I've never had any trouble getting through immigration before... We'd read somewhere that you 'might' be asked to provide proof of onward travel upon arrival in Trinidad, but thought that a bank
statement and not looking like too much of a tramp should be enough. Unfortunately, we must have looked a little too much like illegal immigrants as after asking us a series of grilling
questions, the stony faced lady behind the immigration desk asked us to walk back past the queue and wait on the plastic chairs o the far side of the room. We nervously watched everyone else
filter through, sitting on the edge of our seats as she appeared to be having a cheerful natter with some of her colleagues. I couldn't imagine the embarrassment of having just said goodbye to my
friends and family, hoping to go away for half a year or so, only to be sent back the next day after being refused entry into our first destination.
Luckily we'd booked our first night's accommodation, which (after they had phoned to confirm) somehow proved our intentions were legitimate. She let us through and we were doubly happy to clear customs without being pulled over for bringing dried bananas and figs into the country.*
We arrived in Port of Spain a little on edge. It was dark, our greeting to the guesthouse seemed a little disinterested and when somebody said hello on the 300m excursion to the shop for snacks, we looked at the ground and walked faster. That night I probably slept for around three hours, listening to the traffic and stray dogs outside and hoping I wasn't being bitten by bed-bugs, but somehow by morning I was full of beans.
We set out early through the city, realising that here it isn't only the crazy people who greet you in the street. Away from the bustling Independence Square and other busy areas it seems only polite to give people a casual nod of the head or even Good Morning if you happen to catch their eye. We make quite a sight trekking through urban areas with all our camping gear, but nobody has given us too much hassle and occasionally it works in our favour when people feel sorry enough to stop their cars and let us cross the street. After a dinner of 'cheesits' and chocolate we were eager to try some local food. A jostling bunch of locals attracted us to one particular street stall and we gingerly stood on the fringes waiting to be served. After a minute of two of feeling intimidated, a helpful business man told us we'd have to push. Probably more due to his interest than our pushing we got given two doubles** and drinks. The doubles are spicy and sweet and very messy and our success in finding good street food gave us a little confidence. By the time we'd negotiated Trinidad's overcrowded public transport network (even if our English queueing sensibilities made us miss one connecting bus and have to wait an extra hour) I felt we were back in control.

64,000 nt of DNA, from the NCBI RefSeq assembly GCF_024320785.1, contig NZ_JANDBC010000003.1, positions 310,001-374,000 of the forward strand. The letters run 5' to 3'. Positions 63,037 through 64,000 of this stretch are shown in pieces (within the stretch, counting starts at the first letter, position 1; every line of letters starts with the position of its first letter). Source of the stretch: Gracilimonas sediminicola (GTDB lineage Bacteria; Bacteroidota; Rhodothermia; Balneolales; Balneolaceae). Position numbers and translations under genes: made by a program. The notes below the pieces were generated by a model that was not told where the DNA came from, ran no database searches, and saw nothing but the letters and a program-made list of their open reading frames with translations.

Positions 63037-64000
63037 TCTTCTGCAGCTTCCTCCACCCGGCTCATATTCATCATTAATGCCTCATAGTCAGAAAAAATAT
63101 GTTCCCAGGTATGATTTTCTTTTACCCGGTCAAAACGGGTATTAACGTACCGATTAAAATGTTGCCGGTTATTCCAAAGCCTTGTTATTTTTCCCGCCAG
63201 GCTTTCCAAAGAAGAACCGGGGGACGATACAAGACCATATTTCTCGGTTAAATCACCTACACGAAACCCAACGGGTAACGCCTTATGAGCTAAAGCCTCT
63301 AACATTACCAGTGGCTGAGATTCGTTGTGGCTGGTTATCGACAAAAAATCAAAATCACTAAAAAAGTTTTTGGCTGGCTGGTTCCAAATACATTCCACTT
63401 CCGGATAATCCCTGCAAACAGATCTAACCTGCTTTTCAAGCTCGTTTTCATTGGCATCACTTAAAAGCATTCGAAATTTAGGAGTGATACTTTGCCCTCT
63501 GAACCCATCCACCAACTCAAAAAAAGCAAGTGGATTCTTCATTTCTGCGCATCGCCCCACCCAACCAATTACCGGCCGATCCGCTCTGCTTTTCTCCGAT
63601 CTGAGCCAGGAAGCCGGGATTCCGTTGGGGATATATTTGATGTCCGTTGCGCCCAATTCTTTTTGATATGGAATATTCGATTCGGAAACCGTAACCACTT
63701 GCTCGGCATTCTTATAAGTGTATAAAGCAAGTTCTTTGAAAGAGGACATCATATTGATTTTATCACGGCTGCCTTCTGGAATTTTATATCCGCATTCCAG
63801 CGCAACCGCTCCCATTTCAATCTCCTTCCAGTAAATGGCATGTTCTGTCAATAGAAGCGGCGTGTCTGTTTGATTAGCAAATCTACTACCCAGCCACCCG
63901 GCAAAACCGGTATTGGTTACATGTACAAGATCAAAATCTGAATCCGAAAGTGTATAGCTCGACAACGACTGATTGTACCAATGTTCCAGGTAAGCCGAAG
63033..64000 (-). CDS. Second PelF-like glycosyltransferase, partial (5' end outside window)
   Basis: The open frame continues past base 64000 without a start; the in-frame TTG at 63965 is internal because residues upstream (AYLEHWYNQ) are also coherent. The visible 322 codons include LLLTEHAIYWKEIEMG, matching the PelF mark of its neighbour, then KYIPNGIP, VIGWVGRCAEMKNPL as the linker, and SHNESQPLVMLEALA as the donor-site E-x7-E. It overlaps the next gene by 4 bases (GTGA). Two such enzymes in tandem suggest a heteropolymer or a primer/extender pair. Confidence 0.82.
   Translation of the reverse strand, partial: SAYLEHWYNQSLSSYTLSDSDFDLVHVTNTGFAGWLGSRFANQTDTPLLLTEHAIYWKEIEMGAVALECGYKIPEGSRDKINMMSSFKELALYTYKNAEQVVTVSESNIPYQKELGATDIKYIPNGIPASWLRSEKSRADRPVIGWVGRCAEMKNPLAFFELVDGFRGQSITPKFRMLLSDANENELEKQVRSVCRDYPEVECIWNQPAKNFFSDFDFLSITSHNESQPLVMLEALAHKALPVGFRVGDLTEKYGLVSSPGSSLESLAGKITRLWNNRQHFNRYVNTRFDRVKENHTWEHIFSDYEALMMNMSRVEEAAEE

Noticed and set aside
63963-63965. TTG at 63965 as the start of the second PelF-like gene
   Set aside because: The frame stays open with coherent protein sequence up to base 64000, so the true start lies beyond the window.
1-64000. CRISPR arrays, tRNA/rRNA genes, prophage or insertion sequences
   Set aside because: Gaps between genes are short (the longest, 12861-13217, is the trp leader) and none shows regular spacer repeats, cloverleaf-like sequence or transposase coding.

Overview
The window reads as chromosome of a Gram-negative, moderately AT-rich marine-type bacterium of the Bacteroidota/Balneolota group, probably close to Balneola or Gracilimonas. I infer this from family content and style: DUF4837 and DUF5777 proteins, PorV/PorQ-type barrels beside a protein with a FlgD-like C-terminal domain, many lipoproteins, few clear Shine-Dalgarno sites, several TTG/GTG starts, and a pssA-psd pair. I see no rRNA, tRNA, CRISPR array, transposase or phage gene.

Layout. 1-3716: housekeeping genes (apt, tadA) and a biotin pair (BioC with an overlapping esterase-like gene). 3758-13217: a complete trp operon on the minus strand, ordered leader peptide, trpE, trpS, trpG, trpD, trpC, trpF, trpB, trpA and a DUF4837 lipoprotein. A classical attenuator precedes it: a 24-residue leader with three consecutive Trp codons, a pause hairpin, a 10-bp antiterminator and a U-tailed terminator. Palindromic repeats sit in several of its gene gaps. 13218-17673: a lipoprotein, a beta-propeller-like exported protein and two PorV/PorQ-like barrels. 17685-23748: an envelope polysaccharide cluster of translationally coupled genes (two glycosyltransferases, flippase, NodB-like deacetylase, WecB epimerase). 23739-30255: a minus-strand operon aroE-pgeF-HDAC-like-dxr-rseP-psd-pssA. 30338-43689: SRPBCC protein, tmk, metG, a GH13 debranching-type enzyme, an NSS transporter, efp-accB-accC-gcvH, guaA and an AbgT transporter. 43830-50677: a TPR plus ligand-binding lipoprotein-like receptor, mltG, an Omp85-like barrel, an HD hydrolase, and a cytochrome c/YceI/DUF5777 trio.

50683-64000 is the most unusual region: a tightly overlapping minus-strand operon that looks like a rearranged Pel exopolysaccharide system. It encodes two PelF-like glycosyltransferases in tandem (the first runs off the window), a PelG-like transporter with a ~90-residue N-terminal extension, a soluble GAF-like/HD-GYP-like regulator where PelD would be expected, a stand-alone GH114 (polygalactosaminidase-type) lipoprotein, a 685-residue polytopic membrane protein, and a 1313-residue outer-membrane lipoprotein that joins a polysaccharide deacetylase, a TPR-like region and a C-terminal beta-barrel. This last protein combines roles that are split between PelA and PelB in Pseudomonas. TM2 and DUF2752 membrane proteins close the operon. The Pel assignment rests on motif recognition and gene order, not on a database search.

Described in the guide book as 'undeniably basic', but also 'the cheapest place to stay in Trinidad and Tobago', Sea Sands Camp in Toco seemed like the obvious choice for our spare few days. Run by a very elderly couple, but providing all food and board of TT$100 a night (about £10- accommodation is generally pretty expensive here) we were happy to find somewhere in such a remote and picturesque location.
On Tuesday we made a sweaty excursion to Salybia Bay. It's not too far, but Dan and I are used to a more Scottish climate and arrived in need of a good cool down in the sea.
We had the beach nearly to ourselves for the first couple of hours (we've been waking up ridiculously early), but towards lunchtime were joined by a few Trinidadian families and food stall owners who didn't quite seem to know what to make of us. We've been wondering if there is something a little wrong with the way we are initially interacting with people as they can sometimes seem a bit standoffish or wary to begin with but then become really friendly and chatty if we persevere. After a day or two we decided to just say a cheery "Good Morning" to everyone we saw and found that the vast majority of people reacted well to that.